On the occasion of Tom Brady’s 10th conference title game, a remembrance of his first

Former Steelers coach Bill Cowher reflects on Brady’s first AFC Championship Game.

Patriots' quarterback Tom Brady was all smiles on the sidelines during a 2001 win over the Colts.

Patriots’ quarterback Tom Brady was all smiles on the sidelines during a 2001 win over the Colts.


I always appreciated the Bill James line about Rickey Henderson and his transcendent excellence: If you could split him in two, you’d have two Hall of Famers. What a perfect way to put his distinctive career — his stratospheric level of accomplishment is a big reason why Tim Raines isn’t in the Hall of Fame yet — in context.

I say that with the acknowledgment that the line could have been even better had the ballplayer made such a proclamation himself: If you divide Rickey in half, Rickey and Rickey would both be Hall of Famers. Today, Rickeys are the greatest of all time!

Tom Brady, of course, would never make such a proclamation on his own behalf. (Or, for that matter, refer to himself as Rickey.) But as his prime continues into his late-30s and his accomplishments mount, I’ve started to wonder whether a parallel case could be made regarding his own greatness.

Consider: If Brady was just an average quarterback statistically, but one who had still accomplished all of the same team achievements, wouldn’t that career alone warrant Hall of Fame consideration?

Now consider the opposite: If we were basing Brady’s Hall of Fame argument solely on statistics — say, if he’d had a bunch of one-and-done visits to the playoffs and never hoisted a Lombardi Trophy — wouldn’t he still be a Canton lock? He is third all time in regular-season touchdown passes (428), fifth in passing yards (58,028) and sixth in rating (96.4). Give that stat-hog a mustard-colored jacket!


That’s my roundabout way of arriving at perhaps the most amazing Tom Brady statistic among all of the amazing Tom Brady statistics:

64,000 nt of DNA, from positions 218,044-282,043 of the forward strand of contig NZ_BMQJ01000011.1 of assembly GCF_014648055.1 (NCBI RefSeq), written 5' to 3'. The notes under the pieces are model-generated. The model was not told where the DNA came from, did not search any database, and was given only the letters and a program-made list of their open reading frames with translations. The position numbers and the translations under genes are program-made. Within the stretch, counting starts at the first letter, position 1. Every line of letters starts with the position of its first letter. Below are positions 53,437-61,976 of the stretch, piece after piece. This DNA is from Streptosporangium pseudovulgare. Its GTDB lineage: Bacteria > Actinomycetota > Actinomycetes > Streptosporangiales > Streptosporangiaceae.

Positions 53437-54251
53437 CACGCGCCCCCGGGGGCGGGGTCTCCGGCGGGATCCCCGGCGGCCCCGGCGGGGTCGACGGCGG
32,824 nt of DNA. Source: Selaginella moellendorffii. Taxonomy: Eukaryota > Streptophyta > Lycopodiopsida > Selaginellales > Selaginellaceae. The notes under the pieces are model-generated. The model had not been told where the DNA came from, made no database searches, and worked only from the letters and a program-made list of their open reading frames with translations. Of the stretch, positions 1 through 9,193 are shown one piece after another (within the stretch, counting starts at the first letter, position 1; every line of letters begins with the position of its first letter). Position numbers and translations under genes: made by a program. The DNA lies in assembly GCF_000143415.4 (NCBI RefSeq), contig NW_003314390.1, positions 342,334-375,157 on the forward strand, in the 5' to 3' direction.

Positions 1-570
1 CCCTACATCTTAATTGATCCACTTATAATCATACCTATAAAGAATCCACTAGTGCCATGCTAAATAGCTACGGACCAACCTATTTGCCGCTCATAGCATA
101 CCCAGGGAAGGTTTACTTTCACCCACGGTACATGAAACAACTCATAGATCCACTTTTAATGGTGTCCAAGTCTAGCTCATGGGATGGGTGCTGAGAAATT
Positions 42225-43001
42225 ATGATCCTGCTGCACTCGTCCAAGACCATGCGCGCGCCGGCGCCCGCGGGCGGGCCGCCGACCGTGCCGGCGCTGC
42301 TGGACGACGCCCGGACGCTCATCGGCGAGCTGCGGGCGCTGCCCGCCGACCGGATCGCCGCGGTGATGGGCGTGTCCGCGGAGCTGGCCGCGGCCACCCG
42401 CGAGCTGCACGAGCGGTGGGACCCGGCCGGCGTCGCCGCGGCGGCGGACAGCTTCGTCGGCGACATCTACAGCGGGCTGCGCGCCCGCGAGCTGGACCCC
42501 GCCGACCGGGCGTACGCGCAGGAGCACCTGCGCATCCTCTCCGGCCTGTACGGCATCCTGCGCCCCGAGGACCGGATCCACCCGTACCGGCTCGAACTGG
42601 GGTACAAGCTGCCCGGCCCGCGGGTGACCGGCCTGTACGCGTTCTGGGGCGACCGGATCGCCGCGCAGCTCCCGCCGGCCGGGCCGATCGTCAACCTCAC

In 14 seasons as the Patriots’ starting quarterback, he has played in 10 conference championship games. Ten. In 14 seasons. How amazing is that? That’s just two fewer than Joe Montana (7) and Peyton Manning (5) will have played in after Sunday — combined. It is at once a tribute to the franchise and the franchise quarterback’s enduring greatness at a time when everything about the NFL is designed to prevent prolonged and uninterrupted excellence.

There are millions of ways to quantify Brady’s greatness, and that conversation begins with the four Super Bowl wins. But the 10 appearances in the NFL’s final four is a feat worth recognizing and saluting. I can’t imagine we’ll ever see anything like it again.

The anticipation of his 10th conference title game appearance has had me returning to think about his first this week. The AFC Championship matchup with the Pittsburgh Steelers in January 2002 doesn’t seem that long ago, does it? Yet that game, a 24-17 Patriots victory, is ancient and storied history now, an early cornerstone in a perfectly architected skyscraper of a career.

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But it doesn’t feel that long ago because, even 15 years later, our recollections remain crisp: We can still feel the crackling joy of Troy Brown’s multi-purpose excellence that day and Drew Bledsoe’s redemption and the satisfaction that came from silencing the cocky Steelers. Remember? They looked at the Patriots as a speed bump to a Super Bowl bid, a fluke. They talked trash all week and discussed their big plans for New Orleans, the Super Bowl host city that year. The Patriots made it clear during the coin toss that they planned to do some silencing that day. When Steelers running back Jerome Bettis started to yap, Patriots linebacker Bryan Cox got in his face.